The oil industry lost a first test vote on the windfall profits tax yesterday as the Senate began what promises to be lengthy debate on the controversial proposal.

By 53 to 32, the Senate rejected a surprise move by oil-state senators to reduce the levy the House has voted to impose on the so-called windfall profits that oil companies will reap from the administration's decontrol of oil prices.

The vote was largely symbolic because it would not affect the Senate Finance Committee's already scaled down version of the tax. That is the version which along with scores of amendments, is pending before the Senate.

But it appeared to give little encouragement to those who would alter the Finance Committee bill, which Chairman Russell B. Long (D-La.) is attempting to sell to the Senate as a "balanced" compromise.

The committee's bill would recapture an estimated $138 billion of the nearly $1 trillion that oil companies are expected to receive from decontrol over the next 10 years. The House bill would take in about $277 billion. The proposal the Senate rejected yesterday would have trimmed the House bill's anticipated revenues to about $240 billion.

Yesterday's vote also gave oil-state lawmakers a chance to twit the Carter administration, which is urging the Senate to increase the bite of its proposed tax to bring it more in line with the House bill.

In proposing to cut the House-approved tax from 60 percent to 50 percent on most categories of oil, Sen. David L. Boren (D-Okla.) reminded the Senate that the administration's intitial proposal was for a 50 percent levy.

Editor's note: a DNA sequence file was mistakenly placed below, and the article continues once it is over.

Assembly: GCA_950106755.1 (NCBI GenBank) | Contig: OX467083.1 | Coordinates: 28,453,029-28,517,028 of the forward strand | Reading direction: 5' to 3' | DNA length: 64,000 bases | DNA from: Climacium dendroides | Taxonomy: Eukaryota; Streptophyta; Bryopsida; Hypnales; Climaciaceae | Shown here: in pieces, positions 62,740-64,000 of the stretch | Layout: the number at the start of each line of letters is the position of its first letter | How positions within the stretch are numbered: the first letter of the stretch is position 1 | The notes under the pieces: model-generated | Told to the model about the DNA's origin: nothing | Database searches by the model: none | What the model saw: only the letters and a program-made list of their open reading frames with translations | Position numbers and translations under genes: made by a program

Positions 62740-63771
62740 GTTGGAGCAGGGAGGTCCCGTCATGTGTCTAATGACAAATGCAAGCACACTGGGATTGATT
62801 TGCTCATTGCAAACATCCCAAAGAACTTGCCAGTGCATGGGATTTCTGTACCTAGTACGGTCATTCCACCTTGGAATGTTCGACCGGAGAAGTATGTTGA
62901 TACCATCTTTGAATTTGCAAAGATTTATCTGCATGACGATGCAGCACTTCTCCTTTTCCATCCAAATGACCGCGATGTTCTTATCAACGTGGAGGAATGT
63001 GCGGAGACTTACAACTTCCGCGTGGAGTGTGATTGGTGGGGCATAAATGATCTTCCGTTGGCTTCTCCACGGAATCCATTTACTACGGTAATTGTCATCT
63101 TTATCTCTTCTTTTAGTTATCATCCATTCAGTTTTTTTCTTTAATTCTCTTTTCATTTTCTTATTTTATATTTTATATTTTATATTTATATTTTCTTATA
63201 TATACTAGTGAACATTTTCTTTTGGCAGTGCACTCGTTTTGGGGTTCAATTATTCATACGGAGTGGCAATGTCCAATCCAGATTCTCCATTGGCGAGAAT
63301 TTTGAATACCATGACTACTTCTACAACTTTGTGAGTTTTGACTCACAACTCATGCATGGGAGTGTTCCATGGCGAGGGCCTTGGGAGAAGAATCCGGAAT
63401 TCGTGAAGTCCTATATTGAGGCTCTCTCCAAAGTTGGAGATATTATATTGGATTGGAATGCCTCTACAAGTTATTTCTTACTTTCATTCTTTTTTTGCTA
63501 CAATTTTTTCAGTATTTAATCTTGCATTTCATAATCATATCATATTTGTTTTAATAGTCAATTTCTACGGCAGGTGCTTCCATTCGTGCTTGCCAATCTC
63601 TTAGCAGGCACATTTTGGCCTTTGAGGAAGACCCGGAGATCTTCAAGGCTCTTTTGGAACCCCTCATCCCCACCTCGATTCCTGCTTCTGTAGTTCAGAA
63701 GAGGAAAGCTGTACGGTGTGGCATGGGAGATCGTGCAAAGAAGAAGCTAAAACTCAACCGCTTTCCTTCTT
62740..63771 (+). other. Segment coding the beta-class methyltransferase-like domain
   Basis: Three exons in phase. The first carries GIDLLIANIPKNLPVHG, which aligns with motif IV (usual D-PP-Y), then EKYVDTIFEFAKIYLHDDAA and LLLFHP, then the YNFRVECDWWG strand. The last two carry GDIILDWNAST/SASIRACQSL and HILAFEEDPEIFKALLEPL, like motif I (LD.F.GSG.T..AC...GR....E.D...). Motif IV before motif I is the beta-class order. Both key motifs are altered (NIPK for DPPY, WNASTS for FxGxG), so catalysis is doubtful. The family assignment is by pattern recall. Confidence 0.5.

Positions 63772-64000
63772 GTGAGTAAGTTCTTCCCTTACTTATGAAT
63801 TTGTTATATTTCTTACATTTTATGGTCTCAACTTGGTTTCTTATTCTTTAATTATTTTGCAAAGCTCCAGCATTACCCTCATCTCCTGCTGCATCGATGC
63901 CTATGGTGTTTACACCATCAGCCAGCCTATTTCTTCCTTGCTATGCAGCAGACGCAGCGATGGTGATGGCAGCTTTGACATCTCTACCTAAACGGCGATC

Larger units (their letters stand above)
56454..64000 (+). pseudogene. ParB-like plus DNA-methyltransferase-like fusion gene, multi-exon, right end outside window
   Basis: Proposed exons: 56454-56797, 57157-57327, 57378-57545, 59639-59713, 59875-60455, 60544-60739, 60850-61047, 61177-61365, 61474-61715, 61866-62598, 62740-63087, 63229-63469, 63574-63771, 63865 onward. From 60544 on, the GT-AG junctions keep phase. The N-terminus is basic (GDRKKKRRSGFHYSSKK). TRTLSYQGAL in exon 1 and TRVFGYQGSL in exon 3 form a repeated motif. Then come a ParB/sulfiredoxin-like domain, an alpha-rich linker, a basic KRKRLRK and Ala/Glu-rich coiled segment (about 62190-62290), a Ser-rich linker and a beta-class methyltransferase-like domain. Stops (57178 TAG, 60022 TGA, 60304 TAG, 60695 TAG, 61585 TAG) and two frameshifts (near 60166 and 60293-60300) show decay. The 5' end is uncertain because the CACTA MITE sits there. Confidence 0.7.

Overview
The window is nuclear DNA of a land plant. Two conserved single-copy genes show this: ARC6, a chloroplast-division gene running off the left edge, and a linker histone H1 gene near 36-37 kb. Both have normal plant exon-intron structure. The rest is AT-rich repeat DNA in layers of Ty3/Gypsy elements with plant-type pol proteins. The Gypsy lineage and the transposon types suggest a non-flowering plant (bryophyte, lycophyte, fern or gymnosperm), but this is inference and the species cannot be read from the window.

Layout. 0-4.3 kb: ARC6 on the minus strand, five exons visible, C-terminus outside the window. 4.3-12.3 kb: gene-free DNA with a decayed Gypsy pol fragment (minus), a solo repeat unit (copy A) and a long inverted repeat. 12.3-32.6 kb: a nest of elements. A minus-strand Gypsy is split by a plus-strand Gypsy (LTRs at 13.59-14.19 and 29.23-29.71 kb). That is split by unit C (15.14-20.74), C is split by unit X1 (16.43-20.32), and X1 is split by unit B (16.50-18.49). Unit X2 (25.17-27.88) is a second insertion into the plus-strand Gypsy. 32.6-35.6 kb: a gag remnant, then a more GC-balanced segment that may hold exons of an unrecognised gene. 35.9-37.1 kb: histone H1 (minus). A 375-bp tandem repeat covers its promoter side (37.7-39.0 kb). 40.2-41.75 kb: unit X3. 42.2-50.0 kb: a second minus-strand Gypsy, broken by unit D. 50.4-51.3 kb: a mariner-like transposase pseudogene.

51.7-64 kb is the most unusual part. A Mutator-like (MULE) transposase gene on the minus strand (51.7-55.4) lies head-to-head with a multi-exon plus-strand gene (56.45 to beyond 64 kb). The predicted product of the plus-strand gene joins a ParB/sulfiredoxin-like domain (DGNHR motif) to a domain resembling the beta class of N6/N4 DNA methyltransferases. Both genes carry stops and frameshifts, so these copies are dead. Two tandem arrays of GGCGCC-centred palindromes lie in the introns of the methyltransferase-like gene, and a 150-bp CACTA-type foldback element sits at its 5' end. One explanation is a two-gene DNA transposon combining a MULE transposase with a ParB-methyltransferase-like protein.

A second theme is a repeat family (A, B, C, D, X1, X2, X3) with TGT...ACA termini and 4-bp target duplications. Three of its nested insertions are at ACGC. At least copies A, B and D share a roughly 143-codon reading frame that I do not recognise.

"The president was right then," said Boren, and a 50 percent tax "makes even more sense today. It's an opportunity," he added, to the amusement of his colleagues, "to support the president of the United States."

Sen. Howard M. Metzenbaum (D-Ohio), one of the Senate's strongest critics of oil price decontrol and of the watered-down committee measure, saw another possible motive behind the vote. It gave wavering senators a chance to "make a record against being too good to the oil companies," by voting now against the Boren proposal and later supporting the Finance Committee's bill.

For Long, an oil-state senator who supported Boren, the vote also showed that there are those who would reduce the tax as well as those who would increase it -- all the better for the committee bill's reputation as a compromise.

In opening arguments on behalf of the committee proposal, Long characterized it as "the largest tax increase ever levied on a single American industry." At the same time he said it was a "compromise between revenue considerations and the need to provide the proper production incentives" for the oil industry.

Along the same lines, Sen. William V. Roth (R-Del.), a Finance Committee backer of the bill, described it as a "compromise between those who would want to kick the hell out of Big Oil and those who want to get in bed with Big Oil."

On the other hand, Metzenbaum said the central issue should be President Carter's decision to decontrol oil prices. He described it as "by far the biggest giveaway in American history" and a probable disincentive to expanded oil production because companies stand to rake in more profits by waiting until the tax phases out. Unlike the House bill, the Senate proposal would phase out the tax over a number of years.

Boren characterized his proposals as a clearcut choice between increasing oil production or increasing taxes. Even at his lower rate, said Boren, it would still be "larger than any tax increase in history."

Among Washington area senators, Harry F. Byrd Jr. (Ind.-Va.) and John W. Warner (R.-Va.) voted for the lower rate, while Paul S. Sarbanes (D-Md.) voted against it. Charles Mathias (R-Md.) did not vote.